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Tuesday, July 2, 2019

From East Walnut Hills to Ecuador: Making a Difference

By Mary Casey-Sturk

This past March, nine students plus two chaperones from Purcell Marian High School in East Walnut Hills had the opportunity to travel to Ecuador to be part of a service-based learning project. In conjunction with the Spring Valley, Ohio-based Tandana Foundation, the students worked with Tandana representatives and the local community on important infrastructure projects in the small town of Otavalo located in the Andean highlands in northern Ecuador. This was the first time that the school participated in this program. 

Purcell Marian delegation at Crater Lake
Ecuador is located in northwestern South America bordered by Columbia (to the north) and Peru (to the east and south) and on the west by the Pacific Ocean. The Galapagos Islands are part of Ecuador and the capital is Quito, their largest city. Spanish is the language of its over 16 million residents. 

The Tandana Foundation was founded in 1998 by founding director Anna Taft after she spent four months in rural Panecillo, Ecuador teaching English to elementary-aged children and building relationships. The Foundation's website describes their work as follows:

Purcell Marian team: Marde McHenry, Caitlin Jimmar, Madilyn Ferguson, Alicia Jimmar, Quintin Rubick, Bob Herring 
"The Tandana Foundation is a non-profit organization that offers support for community initiatives in Ecuador's Otavalo Canton and Mali's Bandiagara District as well as intercultural volunteer experiences. Its community initiatives support community members in Mali and Ecuador as they work toward their dreams of education, health, food security, water resources, environmental conservation and income generation. 

Hike to the Peguce Waterfall
"The Tandana Foundation is not about ‘helping the poor’ or imposing a developmentalist worldview or any particular religion. Rather, our goal is to create and nurture respectful and responsible relationships among people of different cultures. Giving and receiving are inherent parts of those relationships and contributing to community initiatives is a great way to make friends. We come to learn and to share."

Installing the drainage system
Learning and sharing during this trip were students including Caitlin Jimmar, Madilyn Ferguson, Alicia Jimmar and Quintin Rubick as well as Purcell Marian staffers Marde McHenry and Bob Herring who shared their thoughts on the experience and living with host families.

The students, none of whom had traveled to South America before, discussed the important work they did and the impact it had on their own lives - from learning to barter (in Spanish) at the local market when buying groceries, traveling in the back of a truck to get to work sites or the public bus, showering without hot water, being kept awake by the sound of chickens and adjusting to the life with a host family.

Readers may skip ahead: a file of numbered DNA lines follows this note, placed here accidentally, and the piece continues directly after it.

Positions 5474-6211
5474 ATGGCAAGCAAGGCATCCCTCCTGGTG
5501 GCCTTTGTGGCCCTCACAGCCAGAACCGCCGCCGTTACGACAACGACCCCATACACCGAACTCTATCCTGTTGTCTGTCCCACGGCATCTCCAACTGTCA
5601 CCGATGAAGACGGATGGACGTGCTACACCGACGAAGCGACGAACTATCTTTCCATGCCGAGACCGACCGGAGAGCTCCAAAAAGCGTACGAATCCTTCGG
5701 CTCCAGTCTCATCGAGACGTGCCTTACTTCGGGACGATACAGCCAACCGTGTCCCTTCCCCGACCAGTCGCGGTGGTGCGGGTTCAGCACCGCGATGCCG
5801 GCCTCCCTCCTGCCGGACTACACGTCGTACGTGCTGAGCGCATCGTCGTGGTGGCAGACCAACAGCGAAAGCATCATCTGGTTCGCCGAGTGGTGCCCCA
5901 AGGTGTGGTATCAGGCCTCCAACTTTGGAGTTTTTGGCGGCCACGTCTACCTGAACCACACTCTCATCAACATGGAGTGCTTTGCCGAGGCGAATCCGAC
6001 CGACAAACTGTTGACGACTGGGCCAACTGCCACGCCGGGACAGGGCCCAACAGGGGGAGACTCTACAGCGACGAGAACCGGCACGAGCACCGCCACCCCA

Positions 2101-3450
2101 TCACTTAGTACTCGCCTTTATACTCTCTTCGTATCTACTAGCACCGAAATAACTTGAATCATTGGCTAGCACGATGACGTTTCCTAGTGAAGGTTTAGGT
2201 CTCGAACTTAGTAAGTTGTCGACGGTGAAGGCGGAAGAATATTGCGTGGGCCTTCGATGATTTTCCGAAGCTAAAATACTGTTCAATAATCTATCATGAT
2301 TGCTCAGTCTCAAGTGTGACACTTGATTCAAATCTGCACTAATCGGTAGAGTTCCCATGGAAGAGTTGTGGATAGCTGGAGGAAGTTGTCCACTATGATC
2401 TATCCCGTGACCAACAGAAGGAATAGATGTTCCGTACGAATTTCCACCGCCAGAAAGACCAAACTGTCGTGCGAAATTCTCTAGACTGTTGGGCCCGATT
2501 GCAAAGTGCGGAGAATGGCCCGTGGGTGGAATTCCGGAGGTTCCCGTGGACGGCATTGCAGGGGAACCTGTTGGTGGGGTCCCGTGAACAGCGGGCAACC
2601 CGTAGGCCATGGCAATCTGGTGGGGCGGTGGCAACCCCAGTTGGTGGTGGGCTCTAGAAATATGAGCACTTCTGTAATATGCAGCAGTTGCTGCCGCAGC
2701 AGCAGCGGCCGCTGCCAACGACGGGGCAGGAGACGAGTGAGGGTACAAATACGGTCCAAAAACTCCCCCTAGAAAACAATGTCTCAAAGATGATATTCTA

Installing the drainage system

The mountain town of Otavalo is small and home to just 45 families. Small in number, but large in spirit, the community welcomed the help of the Purcell Marian team, shared their homes and worked alongside them. The importance of this project is long lasting, well beyond the ten days the team put in. 

Installing the drainage system
They dug and cleaned ditches along the windy mountain roads that would otherwise clog, protectsing the village from flooding as well as protecting homes, livestock and crops. While the government built the roads, it is up to the local citizens to undertake projects like this to keep their homes safe. 

Road maintenance
The team worked long days to make this happen, digging with manual tools, removing rocks and debris and clearing road gutters. This was an arduous, yet rewarding task, using picks, shovels and canvas sheets to tote dirt and rocks. These were long days in warm weather, learning to rely on each other and develop skills as they went along. 

The group also performed follow-up work previously done by other volunteer teams and added a drainage system to the local soccer field. This field is very important to the children of the village, as it is their sole recreational area and children play here daily.  Some of the students from Purcell Marian even joined them. These projects were chosen by the town’s residents who worked with the Tandana Foundation’s team to match volunteers. 

Road maintenance
In addition to this project, the students spent time at a local elementary school helping children with special needs. 

Along the way, the team visited the local markets, learning about the local history and hiking to the famous Peguche Waterfall. They also learned nothing is impossible -  from overcoming language barriers, to learning new skills. Together, they made a difference for this community and return to ours with lessons for a lifetime.

At LaJoya School
A memorable lesson for Quintin was to always remember, “that some people have it worse;”  and Caitlin, Madilyn and Alicia agreed, “to not let language barriers stop you from communicating.” The recurring theme that cultural barriers can be overcome and everyone can have fun and work together resounded with these students, who would welcome an opportunity like this again and hope to stay in touch with those they met in Ecuador. It’s important to note the team from Purcell Marian covered their own expenses.

This trip provided both opportunity and challenges for the students and the chaperones, Mr. Herring said it best to the group. “We don’t know how much we can do until we are put to the test. This was hard physical work, every one of you rose to that challenge. You don’t know what you can do until you do it. Give it your all and go as far as you can.”

He then added, “Never give up, we can do this and we’re here to help.”

And for ten days in March, these students helped indeed.

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